REVIEW : 99 Days Book #1-99 Days Later Book #2 – Days Series – Matt Converse

NOVELLAs; 99 Days & 99 Days Later Book Cover NOVELLAs; 99 Days & 99 Days Later
Days Series Books 1 & 2
Matt Converse
LGBTQ Science Fiction, LGBTQ First Contact,
Encompasss Ink
May 27, 2021 & June 23, 2022
90 & 118


Life as we know it will never be the same.Flying saucers are spotted all over the world. But after one crashes into the San Francisco Bay, they disappear. Not far from the crash, Mitch rents his spare room to Claytone and quickly develops a crush. But what he doesn’t know is that Claytone will soon turn his world— and heart, upside down.Claytone’s final revelation will reach even further; it will change life on planet Earth— forever.


While the world awaits the aliens’ return in 99 days, Mitch pines to see one alien in particular.

Will Claytone return? If he does, is it crazy for Mitch to dream of a future with him? Will he pass the IQ test the aliens said they will mandate?

One thing is certain: in 99 Days, planet Earth—and Mitch—will never be the same.


Review by Ulysses Dietz

Member of The Paranormal Romance Guild Review Team


Book #2 3 STARS

I’m reviewing Matt Converse’s “99 Days” and “99 Days Later” together, because they belong together, and as a duo make one good-sized book. I’m also recommending that people buy both and read them consecutively.

These two books are clearly an homage to the legendary science-fiction film, “The Day the Earth Stood Still,” which was produced in 1951 and re-booted with Keanu Reeves in 2008. Not only is there a chapter in “99 Days” called “The Day After The Earth Stood Still,” but the two main alien characters are Claytone and Nicktow, evoking the celebrated commant from the films, “Klaatubaradanikto.”

There’s a reason for this. The 99 Days duo expresses the same kind of anxiety and fear that the world felt in 1951 and in 2021. In the early 1950s, it was fear of Communism and nuclear war; while today that same level of social angst is focused on global violence and climate change. Underlying this calculated parallel on the part of the author, is the uncomfortable truth that, since 1951, while “things’ have gotten better, the human race seems to have gotten worse. The only people who don’t feel that way today are, in essence, at the root of the problem.

Mitch is an author living in San Francisco, presumably in his 30s. For some odd reason he feels that living alone in a five-room house is way too much space, and he decides to get a roommate to use the spare bedroom. A tall, oddly attractive guy shows up at the end of Mitch’s open house and introduces himself as Claytone. The young author’s instant attraction reminds us that this is, after all, a romantic comedy of sorts. That is the largest difference from Matt Converse’s agenda and that of the films.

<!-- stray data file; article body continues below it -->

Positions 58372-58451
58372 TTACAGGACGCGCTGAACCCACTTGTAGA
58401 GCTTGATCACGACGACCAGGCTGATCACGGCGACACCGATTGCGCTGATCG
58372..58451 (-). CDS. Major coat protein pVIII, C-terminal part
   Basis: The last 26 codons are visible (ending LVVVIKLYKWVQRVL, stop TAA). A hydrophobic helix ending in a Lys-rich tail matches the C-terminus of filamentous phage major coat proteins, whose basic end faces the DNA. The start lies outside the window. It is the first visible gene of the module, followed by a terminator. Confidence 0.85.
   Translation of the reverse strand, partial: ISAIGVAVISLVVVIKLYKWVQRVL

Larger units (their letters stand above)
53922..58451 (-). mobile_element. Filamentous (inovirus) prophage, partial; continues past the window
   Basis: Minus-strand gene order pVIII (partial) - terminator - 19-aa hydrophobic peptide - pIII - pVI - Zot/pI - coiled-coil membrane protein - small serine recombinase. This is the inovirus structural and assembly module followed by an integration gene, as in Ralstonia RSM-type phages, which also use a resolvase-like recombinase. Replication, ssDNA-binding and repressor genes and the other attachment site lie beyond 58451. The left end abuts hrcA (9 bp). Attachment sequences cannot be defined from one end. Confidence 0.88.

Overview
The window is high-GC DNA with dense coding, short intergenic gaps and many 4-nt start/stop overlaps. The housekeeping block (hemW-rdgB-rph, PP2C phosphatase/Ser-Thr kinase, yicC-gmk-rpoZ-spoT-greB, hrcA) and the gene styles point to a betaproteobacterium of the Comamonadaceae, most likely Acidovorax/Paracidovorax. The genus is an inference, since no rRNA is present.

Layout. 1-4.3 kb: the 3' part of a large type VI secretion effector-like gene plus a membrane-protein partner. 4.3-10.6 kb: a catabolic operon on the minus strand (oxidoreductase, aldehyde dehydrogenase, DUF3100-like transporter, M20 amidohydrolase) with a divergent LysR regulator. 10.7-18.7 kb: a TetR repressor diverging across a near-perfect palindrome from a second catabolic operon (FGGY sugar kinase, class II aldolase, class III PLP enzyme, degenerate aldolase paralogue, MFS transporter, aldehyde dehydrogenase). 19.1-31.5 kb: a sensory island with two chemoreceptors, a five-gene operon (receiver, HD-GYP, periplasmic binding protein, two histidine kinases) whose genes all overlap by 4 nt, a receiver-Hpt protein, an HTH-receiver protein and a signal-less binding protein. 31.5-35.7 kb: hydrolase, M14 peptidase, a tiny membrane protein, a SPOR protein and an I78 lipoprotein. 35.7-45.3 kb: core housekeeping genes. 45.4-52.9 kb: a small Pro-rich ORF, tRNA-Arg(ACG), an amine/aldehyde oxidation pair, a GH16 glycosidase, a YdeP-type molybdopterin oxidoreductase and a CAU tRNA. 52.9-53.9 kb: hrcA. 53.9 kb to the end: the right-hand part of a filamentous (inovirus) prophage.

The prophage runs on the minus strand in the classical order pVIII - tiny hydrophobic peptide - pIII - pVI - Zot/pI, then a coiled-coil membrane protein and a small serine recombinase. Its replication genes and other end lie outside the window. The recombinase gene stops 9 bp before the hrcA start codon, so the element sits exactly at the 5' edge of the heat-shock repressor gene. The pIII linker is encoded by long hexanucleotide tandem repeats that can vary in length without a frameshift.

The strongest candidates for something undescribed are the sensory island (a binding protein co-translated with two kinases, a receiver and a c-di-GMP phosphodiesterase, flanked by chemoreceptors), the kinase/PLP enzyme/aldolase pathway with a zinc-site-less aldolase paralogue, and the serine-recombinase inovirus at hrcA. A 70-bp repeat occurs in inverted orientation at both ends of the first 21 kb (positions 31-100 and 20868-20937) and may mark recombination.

The first book deals with Mitch’s growing awareness of his feelings for Claytone, even as he has to come to grips with the reality of who this tall, mysterious man truly is. What I particularly liked about this book is the odd disjunct between the increasingly unnerving sci-fi storyline, and the gentle, almost whimsical relationship narrative.

The book ends on the most massive cliffhanger ever written, so of course you have to buy it. Throughout the book, Converse writes with an oddly flat tone, almost as if he’s Jack Webb in the 1960s Dragnet TV series from my childhood. There’s also a tendency to repeat phrases in a way that suggests the readers are middle-schoolers who don’t pay attention and need to have things repeated so they get the point.

“99 Days Later” opens where the first book ends, and here again is a striking dichotomy. What we’re really talking about is an apocalypse – and a well-deserved apocalypse – because the people who actually control the human race can’t get their shit together. This taps very much into the way I feel right now, at least. The human race is so deeply committed to selfishness and hatred, we are in a quagmire that we can’t seem to get ourselves out of. Up to this point, the philosophy of the books is more or less on the same page I am (as a deeply flawed human being).

Because I won’t do spoilers, let me just say that the solution, represented by the gentle, romantic alien Claytone and his seemingly emotionless robotic sidekick Nicktow, feels really off. I can’t describe it without spoiling the fun (and it is fun, in a kind of dark way); but there is an uncomfortably fascist tone that just made me enormously uncomfortable. The uncomfortable part is that these very harsh ideas have a certain appeal to me that makes me cringe. You’ll see.

The joke – if that’s what it is – is that “99 Days Later” is less about the apocalypse on earth than it is about Mitch’s relationship with Claytone. With all that happens in the second book; with all the questions raised; with all the moral dilemmas rising up, the attention is really focused on these two young men, one earthling and one alien, and how they feel about each other.

I’d like to have seen both of these books twice as long, with a lot more writing about what was going on to balance the genuinely lovely romance at the narrative’s core. The notion of a “love among the ruins” story is really charming, and Claytone is a memorable character. But I wanted to know more about the ruins.

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